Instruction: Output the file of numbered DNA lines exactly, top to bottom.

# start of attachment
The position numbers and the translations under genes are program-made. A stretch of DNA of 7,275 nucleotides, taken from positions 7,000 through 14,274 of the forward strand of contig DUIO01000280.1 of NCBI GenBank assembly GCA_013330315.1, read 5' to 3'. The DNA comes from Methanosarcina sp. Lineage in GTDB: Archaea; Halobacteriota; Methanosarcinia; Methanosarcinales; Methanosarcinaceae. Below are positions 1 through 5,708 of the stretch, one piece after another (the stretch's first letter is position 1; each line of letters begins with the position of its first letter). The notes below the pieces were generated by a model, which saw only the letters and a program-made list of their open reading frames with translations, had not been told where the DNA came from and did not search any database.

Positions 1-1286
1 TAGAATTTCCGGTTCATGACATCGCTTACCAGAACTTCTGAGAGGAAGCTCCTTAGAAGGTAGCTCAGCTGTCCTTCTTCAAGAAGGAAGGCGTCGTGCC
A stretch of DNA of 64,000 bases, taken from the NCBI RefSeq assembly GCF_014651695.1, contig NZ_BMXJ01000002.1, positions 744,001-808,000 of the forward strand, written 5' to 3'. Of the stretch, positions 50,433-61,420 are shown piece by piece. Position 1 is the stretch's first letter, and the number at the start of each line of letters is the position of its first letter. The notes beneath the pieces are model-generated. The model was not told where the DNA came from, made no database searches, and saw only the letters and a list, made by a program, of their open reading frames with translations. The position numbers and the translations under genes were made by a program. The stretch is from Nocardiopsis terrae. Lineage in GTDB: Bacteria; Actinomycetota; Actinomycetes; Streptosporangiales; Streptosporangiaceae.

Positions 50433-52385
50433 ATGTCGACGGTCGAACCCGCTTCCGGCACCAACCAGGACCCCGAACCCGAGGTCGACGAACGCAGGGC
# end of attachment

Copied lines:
The position numbers and the translations under genes are program-made. A stretch of DNA of 7,275 nucleotides, taken from positions 7,000 through 14,274 of the forward strand of contig DUIO01000280.1 of NCBI GenBank assembly GCA_013330315.1, read 5' to 3'. The DNA comes from Methanosarcina sp. Lineage in GTDB: Archaea; Halobacteriota; Methanosarcinia; Methanosarcinales; Methanosarcinaceae. Below are positions 1 through 5,708 of the stretch, one piece after another (the stretch's first letter is position 1; each line of letters begins with the position of its first letter). The notes below the pieces were generated by a model, which saw only the letters and a program-made list of their open reading frames with translations, had not been told where the DNA came from and did not search any database.

Positions 1-1286
1 TAGAATTTCCGGTTCATGACATCGCTTACCAGAACTTCTGAGAGGAAGCTCCTTAGAAGGTAGCTCAGCTGTCCTTCTTCAAGAAGGAAGGCGTCGTGCC
A stretch of DNA of 64,000 bases, taken from the NCBI RefSeq assembly GCF_014651695.1, contig NZ_BMXJ01000002.1, positions 744,001-808,000 of the forward strand, written 5' to 3'. Of the stretch, positions 50,433-61,420 are shown piece by piece. Position 1 is the stretch's first letter, and the number at the start of each line of letters is the position of its first letter. The notes beneath the pieces are model-generated. The model was not told where the DNA came from, made no database searches, and saw only the letters and a list, made by a program, of their open reading frames with translations. The position numbers and the translations under genes were made by a program. The stretch is from Nocardiopsis terrae. Lineage in GTDB: Bacteria; Actinomycetota; Actinomycetes; Streptosporangiales; Streptosporangiaceae.

Positions 50433-52385
50433 ATGTCGACGGTCGAACCCGCTTCCGGCACCAACCAGGACCCCGAACCCGAGGTCGACGAACGCAGGGC